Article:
You know that protein is important for your health. But did you know that there are more ways than one to get it? Learn the facts about plant foods and the surprising amount of protein they offer.
Protein is known as the “building blocks of life,” and there is very good reason for this: protein makes up our hair, skin, and nails, and is also found in every cell in the body to help build and repair our muscles and tissues. But not all protein is the same. Proteins are actually made up of 20 different amino acids, and every protein source contains some or all of those amino acids in different proportions. Because of this, each protein is unique, and getting a whole variety of protein sources is best for a healthy body.
Which foods are high in protein?
Your body has the amazing ability to create many amino acids all on its own, but certain amino acids can only be gained by eating the protein found in food. Foods that are especially high in protein include animal sources like meat, poultry, dairy, and seafood, and plant foods like nuts, soy, beans, and lentils. Some foods, like animal foods, are considered “complete proteins'' because they are made of the amino acid that your body cannot make on its own. Getting protein is obviously important, but as with all things food-related, we need to stay smart with the food choices that we make.
How much protein do we need every day?
The amount of protein you need is unique to you and really depends on your age, gender, and how much you move. The more active you are, the more protein your body will need day to day to support itself. Adults who are not very active are recommended to get a minimum of 0.8g of protein for every kilogram of body weight, where 1 kg = 2.2 lbs. This roughly translates to 50g of protein a day for an average 140 lb person.
This may sound like a pretty hefty ask, but reaching your daily protein is probably much easier than you think. To get a good feel for how much protein is actually found in food, check out these common foods and their protein content below:
4 oz seafood, chicken, turkey, or red meat = 25-30g
1 large egg = 6.3g
1 oz nuts = 4.5g
1 oz cheese= 7 g
2 Tbsp peanut butter = 7g
1/2 cup cooked beans = 7g
How much is too much protein?
Getting enough protein is actually not a huge concern for most Americans, as they get almost double the amount they need on a daily basis. So is there an upper limit to how much we should be taking in? Research suggests that while most healthy adults can safely get more than they need, eating too much protein for too long can eventually damage the kidneys, intestine, and liver. Staying below 2 g of protein per kilogram of body weight, or 126g of protein for an average 140 lb person, should keep you in the safe zone.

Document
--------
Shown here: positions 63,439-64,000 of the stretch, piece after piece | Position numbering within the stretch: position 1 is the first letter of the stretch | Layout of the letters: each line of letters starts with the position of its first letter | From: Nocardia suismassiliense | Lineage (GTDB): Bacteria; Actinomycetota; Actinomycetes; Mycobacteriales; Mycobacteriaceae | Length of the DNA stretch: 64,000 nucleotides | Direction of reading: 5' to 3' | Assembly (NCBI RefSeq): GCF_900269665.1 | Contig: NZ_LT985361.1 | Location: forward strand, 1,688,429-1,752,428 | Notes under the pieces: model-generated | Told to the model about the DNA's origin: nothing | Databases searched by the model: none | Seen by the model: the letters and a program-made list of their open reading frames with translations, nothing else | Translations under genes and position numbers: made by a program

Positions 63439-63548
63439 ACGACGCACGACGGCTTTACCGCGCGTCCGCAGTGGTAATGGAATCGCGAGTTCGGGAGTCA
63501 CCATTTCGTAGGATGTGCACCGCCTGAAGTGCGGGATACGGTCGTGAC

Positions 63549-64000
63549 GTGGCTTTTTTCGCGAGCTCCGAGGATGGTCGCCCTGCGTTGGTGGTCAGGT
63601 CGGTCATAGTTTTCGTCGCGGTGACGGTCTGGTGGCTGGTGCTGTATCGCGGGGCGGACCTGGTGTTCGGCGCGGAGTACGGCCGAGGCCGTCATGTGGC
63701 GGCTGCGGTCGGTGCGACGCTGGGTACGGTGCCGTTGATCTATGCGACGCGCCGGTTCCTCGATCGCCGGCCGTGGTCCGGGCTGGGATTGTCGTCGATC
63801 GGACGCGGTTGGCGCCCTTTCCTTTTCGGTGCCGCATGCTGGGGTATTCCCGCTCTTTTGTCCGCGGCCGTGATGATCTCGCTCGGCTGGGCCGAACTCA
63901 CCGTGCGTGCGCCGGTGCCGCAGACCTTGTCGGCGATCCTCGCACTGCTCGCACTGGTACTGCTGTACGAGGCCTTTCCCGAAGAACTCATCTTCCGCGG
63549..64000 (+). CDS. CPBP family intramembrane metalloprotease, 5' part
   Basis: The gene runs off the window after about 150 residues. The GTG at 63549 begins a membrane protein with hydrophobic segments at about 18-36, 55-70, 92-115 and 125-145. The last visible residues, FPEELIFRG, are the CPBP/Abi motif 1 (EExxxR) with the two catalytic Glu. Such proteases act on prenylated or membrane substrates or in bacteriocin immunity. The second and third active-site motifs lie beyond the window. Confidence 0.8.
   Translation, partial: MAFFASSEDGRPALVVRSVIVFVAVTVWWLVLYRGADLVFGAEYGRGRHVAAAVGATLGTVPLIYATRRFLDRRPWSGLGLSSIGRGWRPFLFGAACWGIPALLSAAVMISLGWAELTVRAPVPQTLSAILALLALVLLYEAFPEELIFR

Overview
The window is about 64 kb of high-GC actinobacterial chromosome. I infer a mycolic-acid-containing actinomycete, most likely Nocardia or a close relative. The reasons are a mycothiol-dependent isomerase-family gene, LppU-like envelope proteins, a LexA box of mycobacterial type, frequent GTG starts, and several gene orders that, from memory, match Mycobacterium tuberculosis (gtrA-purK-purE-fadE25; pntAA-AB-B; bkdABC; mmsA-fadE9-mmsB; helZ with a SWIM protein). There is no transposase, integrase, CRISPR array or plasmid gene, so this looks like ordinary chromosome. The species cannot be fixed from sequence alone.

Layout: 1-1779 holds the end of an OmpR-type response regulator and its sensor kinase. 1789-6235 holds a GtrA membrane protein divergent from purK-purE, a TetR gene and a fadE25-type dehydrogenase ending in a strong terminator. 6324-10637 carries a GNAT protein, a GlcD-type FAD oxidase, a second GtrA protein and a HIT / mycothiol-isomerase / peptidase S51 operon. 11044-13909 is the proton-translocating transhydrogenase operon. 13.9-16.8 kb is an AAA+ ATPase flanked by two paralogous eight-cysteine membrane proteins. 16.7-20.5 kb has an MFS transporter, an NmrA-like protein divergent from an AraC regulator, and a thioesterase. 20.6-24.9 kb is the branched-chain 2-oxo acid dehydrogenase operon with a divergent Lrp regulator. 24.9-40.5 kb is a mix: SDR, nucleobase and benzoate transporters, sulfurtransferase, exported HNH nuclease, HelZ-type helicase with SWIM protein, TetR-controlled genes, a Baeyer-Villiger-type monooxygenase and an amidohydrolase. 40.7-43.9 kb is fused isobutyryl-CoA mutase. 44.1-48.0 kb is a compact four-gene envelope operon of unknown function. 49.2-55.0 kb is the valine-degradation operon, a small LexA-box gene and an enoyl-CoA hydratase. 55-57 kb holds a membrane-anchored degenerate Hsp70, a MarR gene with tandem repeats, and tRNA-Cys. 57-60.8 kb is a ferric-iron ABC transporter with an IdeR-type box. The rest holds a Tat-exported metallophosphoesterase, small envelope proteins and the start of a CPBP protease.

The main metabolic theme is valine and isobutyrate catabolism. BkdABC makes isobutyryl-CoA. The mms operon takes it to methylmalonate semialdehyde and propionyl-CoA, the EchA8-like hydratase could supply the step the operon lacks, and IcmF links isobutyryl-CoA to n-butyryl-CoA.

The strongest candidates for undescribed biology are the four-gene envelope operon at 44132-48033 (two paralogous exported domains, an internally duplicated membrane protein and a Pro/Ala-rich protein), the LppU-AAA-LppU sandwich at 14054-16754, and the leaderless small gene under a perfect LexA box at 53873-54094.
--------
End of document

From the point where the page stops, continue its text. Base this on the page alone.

Is animal protein better than plant protein?
Since so many plant foods are not complete proteins, there has been a concern that people who eat mostly plants will lack some necessary amino acids. But this worry is largely unfounded. It is true that animal proteins are a major source of complete protein and do offer several nutrients that are often lacking in plant foods. But different plants have different types of amino acids, and plenty of nutrients are found in plants that are lacking in animal foods. Since amino acid profiles in plants are so varied, simply eating a combination of certain plant foods throughout the day ensures you will get some of each essential amino acid. Common complementary proteins include grains and legumes, like beans and rice or whole grain bread with peanut butter. Nuts, seeds, and legumes eaten together also make a complete protein, such as hummus, which usually includes chickpeas and sesame seed paste.
The best plant-based sources of protein
Animal foods are the go-to protein source for many Americans, but many plant foods also boast a good amount of protein in their own right. The best part? They are also very low in calories yet offer plenty of vitamins, minerals, and antioxidants. So go ahead and eat these foods to your heart's content as a way of amping up your protein and other health-promoting nutrients without adding inches to your waistline.
Enjoy these plant foods that are high in protein for a delicious way to boost your health:
Firm tofu (1/3 cup): 9.1g
Red lentils (1/2 cup): 9g
Pinto beans (1/2 cup): 7.7g
Chickpeas (1/2 cup): 7.5g
Peanuts (1 oz): 6.7g
Almonds (1 oz): 6.2g
Spinach (1 cup raw): 5.3g
Potato (1 medium): 4.3g
Peas (1/2 cup): 4.3g
Quinoa (1/2 cup): 4.1g
Chia seeds (2 Tbsp): 4g
Broccoli (4 5” long spears): 3.5g
Sweet corn (1 ear): 3g
High-Protein Chickpea Lentil Curry
This hearty stew is full of flavor and wholesome ingredients. Providing 21.4g of protein in just one serving from lentils, chickpeas, and kale, this dish comes together quickly and pairs perfectly with rice or any other whole grain.
Makes 6 servings
¼ cup vegetable broth or water
1 yellow onion, diced
4 cloves garlic, minced
1” fresh ginger, minced
1 inch knob fresh ginger, minced
1 – 2 tablespoons yellow curry powder
1 teaspoon cumin
1 teaspoon turmeric
salt to taste
1 – 2 teaspoons red pepper flakes, optional
1 cup fresh tomatoes, diced
2 cups dry red lentils, rinsed
1 can (15 oz) garbanzo beans, drained and rinsed
6 cups water or vegetable broth
4 cups kale, sliced thinly
Juice of one lemon, optional
Cooked brown rice, or any other whole grain, for serving
1) In a large pot, heat the broth or water and saute the onion and garlic until the onion becomes transparent.
2) Add the spices, tomatoes, lentils, chickpeas and 6 cups of liquids, bring to a boil, cover, reduce heat and simmer for about 30 minutes.
3) Add in the kale and optional lemon juice, continue to cook for 10 minutes or until kale softens and wilts.
4) Serve immediately with cooked rice or whole grain of choice.
Nutrition facts (1 serving): 355 calories, 5.2g total fat, 0.7g saturated fat, 300mg sodium, 60g carbs, 14g fiber, 4.7g sugar, 21.4g protein.